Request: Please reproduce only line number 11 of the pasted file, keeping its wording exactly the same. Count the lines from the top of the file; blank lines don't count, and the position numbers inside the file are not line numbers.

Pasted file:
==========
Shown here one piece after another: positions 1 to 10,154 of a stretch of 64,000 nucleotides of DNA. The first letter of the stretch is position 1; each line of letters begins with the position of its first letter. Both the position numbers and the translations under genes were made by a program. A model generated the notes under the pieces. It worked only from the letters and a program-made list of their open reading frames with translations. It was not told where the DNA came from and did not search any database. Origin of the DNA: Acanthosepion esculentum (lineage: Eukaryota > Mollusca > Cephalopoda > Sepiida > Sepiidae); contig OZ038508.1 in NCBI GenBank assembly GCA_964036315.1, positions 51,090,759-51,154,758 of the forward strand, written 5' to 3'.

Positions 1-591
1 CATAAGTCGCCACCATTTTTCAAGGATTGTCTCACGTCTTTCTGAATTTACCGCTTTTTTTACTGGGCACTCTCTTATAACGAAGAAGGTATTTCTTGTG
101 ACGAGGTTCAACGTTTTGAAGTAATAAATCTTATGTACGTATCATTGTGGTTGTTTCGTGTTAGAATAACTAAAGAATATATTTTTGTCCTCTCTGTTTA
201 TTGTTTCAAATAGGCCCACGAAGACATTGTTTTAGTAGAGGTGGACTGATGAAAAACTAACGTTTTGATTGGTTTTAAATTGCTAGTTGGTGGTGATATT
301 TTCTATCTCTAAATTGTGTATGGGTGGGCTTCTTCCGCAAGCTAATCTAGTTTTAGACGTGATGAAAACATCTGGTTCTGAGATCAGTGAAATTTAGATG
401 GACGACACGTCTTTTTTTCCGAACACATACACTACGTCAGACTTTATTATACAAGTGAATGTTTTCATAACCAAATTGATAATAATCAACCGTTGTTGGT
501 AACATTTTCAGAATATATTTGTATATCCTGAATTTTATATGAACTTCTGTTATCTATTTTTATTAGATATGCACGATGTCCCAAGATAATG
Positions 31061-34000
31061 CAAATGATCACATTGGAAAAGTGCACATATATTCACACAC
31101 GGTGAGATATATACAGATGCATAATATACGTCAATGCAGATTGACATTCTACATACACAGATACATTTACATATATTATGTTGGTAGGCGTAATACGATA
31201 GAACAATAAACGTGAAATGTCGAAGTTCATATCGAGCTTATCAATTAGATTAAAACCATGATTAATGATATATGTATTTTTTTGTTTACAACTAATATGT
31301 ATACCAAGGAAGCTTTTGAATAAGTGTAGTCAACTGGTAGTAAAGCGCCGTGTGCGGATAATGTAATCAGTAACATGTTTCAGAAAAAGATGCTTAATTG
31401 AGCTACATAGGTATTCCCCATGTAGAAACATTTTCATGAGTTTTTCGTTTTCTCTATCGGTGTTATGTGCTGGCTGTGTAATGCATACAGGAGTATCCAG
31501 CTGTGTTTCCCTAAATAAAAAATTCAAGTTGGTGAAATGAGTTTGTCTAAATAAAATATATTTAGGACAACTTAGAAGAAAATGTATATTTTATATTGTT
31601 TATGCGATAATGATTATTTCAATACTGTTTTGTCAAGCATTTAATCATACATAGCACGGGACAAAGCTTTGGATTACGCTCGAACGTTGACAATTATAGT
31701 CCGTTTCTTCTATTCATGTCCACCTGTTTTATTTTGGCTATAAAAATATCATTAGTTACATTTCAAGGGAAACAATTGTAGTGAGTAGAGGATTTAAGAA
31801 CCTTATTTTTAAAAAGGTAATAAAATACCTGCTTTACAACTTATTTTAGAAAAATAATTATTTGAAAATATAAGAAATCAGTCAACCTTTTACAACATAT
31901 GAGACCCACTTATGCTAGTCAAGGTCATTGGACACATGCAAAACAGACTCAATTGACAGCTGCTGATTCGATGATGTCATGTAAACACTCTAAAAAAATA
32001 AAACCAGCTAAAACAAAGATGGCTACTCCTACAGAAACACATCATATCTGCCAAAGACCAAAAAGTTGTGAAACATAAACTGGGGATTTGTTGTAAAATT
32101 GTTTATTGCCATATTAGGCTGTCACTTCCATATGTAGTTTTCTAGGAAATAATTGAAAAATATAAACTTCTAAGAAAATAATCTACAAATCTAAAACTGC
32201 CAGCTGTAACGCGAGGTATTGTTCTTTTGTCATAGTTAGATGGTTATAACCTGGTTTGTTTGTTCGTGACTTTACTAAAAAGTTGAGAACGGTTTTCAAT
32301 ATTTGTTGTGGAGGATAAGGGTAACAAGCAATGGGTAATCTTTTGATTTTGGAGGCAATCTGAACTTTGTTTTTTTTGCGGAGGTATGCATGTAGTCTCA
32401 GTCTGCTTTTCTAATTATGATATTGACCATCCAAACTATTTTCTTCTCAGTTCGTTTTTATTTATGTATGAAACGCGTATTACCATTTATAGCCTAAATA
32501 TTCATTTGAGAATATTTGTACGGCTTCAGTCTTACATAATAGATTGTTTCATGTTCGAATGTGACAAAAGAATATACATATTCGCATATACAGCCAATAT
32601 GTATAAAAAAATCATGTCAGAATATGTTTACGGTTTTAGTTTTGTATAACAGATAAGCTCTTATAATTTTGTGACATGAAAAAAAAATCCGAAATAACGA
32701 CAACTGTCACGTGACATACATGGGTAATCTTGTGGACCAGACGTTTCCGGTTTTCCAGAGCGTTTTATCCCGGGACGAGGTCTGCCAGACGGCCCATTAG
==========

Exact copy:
31101 GGTGAGATATATACAGATGCATAATATACGTCAATGCAGATTGACATTCTACATACACAGATACATTTACATATATTATGTTGGTAGGCGTAATACGATA